A Story by Terry Collett

A nun and her memories of her mother.


The rosary feels light between her fingers. Sister James rubs the black wooden beads as if a thousands prayers could be brought back into being. Smooth. The touch of the thumb rubbing over the beads. Many Aves and Pater Nosters have been worked in here she muses lifting her eyes to the light coming through the window. The sunlight makes patterns on the wooden floorboards. The smell of flowers filters in from the open window; sounds of birdsong are all she can hear. She closes her eyes. If I had a penny for each prayer I’d be a millionaire she muses, sniffing the room, sensing the polish, the soap scrubbed hands, the starch in the black habit. She can feel the hard floor beneath her knees. She moves them. Brings them touching. Knee on knee side by side. She sits on her heels. Rests there. Mother had taught her how to pray. Hours on hour as a little girl sitting on her heels, repeating the prayers her mother taught, a slap on the hand if she got it wrong. Mother would carry her rosary around with her tucked in the belt around her waist. It would hang there, dark brown and heavy, the Crucified going back and forth as she walked. Sister James opens her eyes, gets up, and rubs her knees with her right hand. The rosary hands from her left, the Christ well rubbed shines in the sunlight. She walks to the window and peers out into the cloister garth. Sister Bede is weeding the flowerbeds. Sunlight blesses her head. Her hands move amongst flowers, dragging out weeds and pushing them into a pile by her legs. Mother could say the Pater Noster so fast it seemed like a  spell. Her mother’s dark eyes peered across at her if she made mistake or uttered a wrong word in the prayers or readings from the Bible. A smack on the back of her leg with a wet hand stung for ages after. Making mistakes in prayers shows the Devil’s at work, she’d say. Sister James watches as Sister Bede rubs her hands to removed damp soil. She wipes her brow. Slight sweat clinging. She sits back on her heels and looks at the sky. Birds fly near by. The mulberry tree is full of fruit. Teatime on hot days the sisters have their afternoon tea in the cloister garth, gathering around the trolley with cups and saucers and slices of cake and biscuits and chattering briefly before the bell tolled again. Mother’s hands were cold and thin. When she held the hand or slapped the leg, they warmed. Always remember your prayers, Mother said. Beware of young men and their thoughts and deeds and do not allow them to touch. Since Father had left she knew nothing of men knew nothing of their ways or thoughts or deeds and only Edward had touched her once briefly after mass and her mother never saw so that didn’t count. She leans forward out of the window and sees Sister Leo at her window looking out at Sister Bede. An audience. Two sisters peering at one weeding. She steps away from the window and walks to the bed and peers at the Christ hanging from the huge cross on the wall. Not a speck of dust there. Not a sign of spider’s webs or dirt. Mother had one like this in her room hanging above her bed. Cobwebs hung there; dust and dirt. The Crucified peering out with heavy eyes. Mother sometimes dragged her there and forced her to kneel. Tell the Lord what you’ve done, go on tell Him all your sins, relate to your Saviour how you deserve Hell, Mother would yell, gripping the arm, bending down the head. Sister James reaches out and touches the crown of thorns, the nails seem so real. No dust or dirt. She rubs the thorns. Mother related the five wounds: the crown of thorns, the nails in hand and feet and the wound in His side. See, Mother would say, there look, and she’d take the small hand and trust it into the slit made in the plaster Christ. Each time you are bad and sin, you push the nails and thorns in deeper, Mother would bellow, holding the small finger and pushing it on to the nails in hands and feet of the Christ. Once the finger bled where she’d pushed so hard. Sister James rubs the nails in hands and feet of the Christ on the crucifix on the wall. She hasn’t seen her mother since her last visit to the asylum seven years before. Never spoke; just stared and muttered and rubbed at a rosary between her thin fingers. Dark rings around her eyes through lack of sleep. Sister James kisses her fingertips and places the kiss on the five wounds of Christ. His bride loves Him. She loves as He loves, not to be loved, but to love, even if love is not returned, even if the object of that love seems so unlovable, love must still love, and that is the love she loves her mother with, the love without strings or conditions or limitations and as she smiles at her Christ she recalls her mother’s last hard stare as she left her there at the asylum with a staleness in the air and her mother’s prayer like distant unforgiving hum.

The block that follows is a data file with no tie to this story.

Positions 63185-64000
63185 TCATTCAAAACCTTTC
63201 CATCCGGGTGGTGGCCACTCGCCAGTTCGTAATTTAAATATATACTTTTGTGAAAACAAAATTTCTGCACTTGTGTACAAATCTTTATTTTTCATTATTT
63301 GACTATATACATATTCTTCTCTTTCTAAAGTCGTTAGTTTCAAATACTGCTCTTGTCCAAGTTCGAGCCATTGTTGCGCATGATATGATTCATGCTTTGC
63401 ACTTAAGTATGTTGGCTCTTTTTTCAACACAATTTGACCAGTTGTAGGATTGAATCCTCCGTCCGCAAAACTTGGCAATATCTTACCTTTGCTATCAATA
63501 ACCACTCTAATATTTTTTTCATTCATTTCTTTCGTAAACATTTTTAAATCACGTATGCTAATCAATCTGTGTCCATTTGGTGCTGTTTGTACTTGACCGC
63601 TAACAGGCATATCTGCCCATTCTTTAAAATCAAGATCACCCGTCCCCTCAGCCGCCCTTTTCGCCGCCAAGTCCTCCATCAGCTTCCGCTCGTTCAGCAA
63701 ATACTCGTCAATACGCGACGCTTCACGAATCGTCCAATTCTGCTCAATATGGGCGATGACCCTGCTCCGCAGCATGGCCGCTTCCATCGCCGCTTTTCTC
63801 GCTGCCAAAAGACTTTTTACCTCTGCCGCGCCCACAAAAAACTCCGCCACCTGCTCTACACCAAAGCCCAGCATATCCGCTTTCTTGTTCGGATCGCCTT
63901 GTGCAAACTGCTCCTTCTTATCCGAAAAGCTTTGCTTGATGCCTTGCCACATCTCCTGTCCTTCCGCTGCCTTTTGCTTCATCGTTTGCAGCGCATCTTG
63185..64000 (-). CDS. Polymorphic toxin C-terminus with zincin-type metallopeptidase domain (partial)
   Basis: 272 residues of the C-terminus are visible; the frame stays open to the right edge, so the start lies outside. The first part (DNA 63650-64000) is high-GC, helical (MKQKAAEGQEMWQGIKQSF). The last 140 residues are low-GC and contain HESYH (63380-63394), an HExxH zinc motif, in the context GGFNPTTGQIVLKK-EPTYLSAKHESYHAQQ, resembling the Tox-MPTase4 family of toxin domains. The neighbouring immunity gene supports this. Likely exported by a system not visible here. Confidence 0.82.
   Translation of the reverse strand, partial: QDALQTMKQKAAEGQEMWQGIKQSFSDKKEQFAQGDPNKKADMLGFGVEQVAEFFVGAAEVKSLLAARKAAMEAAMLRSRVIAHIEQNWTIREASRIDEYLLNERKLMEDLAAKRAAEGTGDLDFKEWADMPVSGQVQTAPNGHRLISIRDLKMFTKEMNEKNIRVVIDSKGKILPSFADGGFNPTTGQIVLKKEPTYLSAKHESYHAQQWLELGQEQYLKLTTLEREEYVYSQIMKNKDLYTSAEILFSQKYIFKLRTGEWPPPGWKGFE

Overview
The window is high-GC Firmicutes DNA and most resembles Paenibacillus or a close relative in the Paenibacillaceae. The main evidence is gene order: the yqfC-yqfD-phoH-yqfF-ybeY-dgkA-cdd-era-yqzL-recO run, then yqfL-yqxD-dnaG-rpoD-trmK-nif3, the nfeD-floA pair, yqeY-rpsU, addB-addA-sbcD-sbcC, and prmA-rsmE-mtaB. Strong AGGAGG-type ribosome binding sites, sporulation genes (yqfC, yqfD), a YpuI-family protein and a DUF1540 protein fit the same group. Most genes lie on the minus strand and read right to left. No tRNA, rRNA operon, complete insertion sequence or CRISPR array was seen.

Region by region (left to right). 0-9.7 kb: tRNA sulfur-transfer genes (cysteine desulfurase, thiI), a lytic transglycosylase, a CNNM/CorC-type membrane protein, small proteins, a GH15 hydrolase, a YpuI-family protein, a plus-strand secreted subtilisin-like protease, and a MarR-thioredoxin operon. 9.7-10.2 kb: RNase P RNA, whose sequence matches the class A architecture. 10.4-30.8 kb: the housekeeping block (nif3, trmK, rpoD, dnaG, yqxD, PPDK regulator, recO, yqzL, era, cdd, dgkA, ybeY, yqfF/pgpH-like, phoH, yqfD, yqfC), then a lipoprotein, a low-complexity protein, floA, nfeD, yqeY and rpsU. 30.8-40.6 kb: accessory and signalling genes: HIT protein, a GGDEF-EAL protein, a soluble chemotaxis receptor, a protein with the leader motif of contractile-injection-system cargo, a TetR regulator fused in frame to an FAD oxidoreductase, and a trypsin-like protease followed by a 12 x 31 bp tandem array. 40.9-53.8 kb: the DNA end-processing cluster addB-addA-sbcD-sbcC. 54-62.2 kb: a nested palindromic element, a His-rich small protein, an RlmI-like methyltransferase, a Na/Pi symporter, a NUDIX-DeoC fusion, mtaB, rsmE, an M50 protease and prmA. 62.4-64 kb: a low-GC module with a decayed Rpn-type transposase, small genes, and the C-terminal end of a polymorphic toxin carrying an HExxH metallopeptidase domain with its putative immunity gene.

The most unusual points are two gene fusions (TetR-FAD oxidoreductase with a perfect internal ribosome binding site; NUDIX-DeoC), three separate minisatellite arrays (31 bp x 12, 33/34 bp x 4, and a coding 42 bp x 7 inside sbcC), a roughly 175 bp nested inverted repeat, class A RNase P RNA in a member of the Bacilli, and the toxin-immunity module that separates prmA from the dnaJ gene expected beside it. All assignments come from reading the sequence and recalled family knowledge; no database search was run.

© 2010 Terry Collett

My Review

Would you like to review this Story?
Login | Register

Request Read Request
Add to Library My Library
Subscribe Subscribe


Added on May 25, 2010
Last Updated on May 25, 2010


Terry Collett
Terry Collett

United Kingdom

Terry Collett has been writing since 1971 and published on and off since 1972. He has written poems, plays, and short stories. He is married with eight children and eight grandchildren. on January 27t.. more..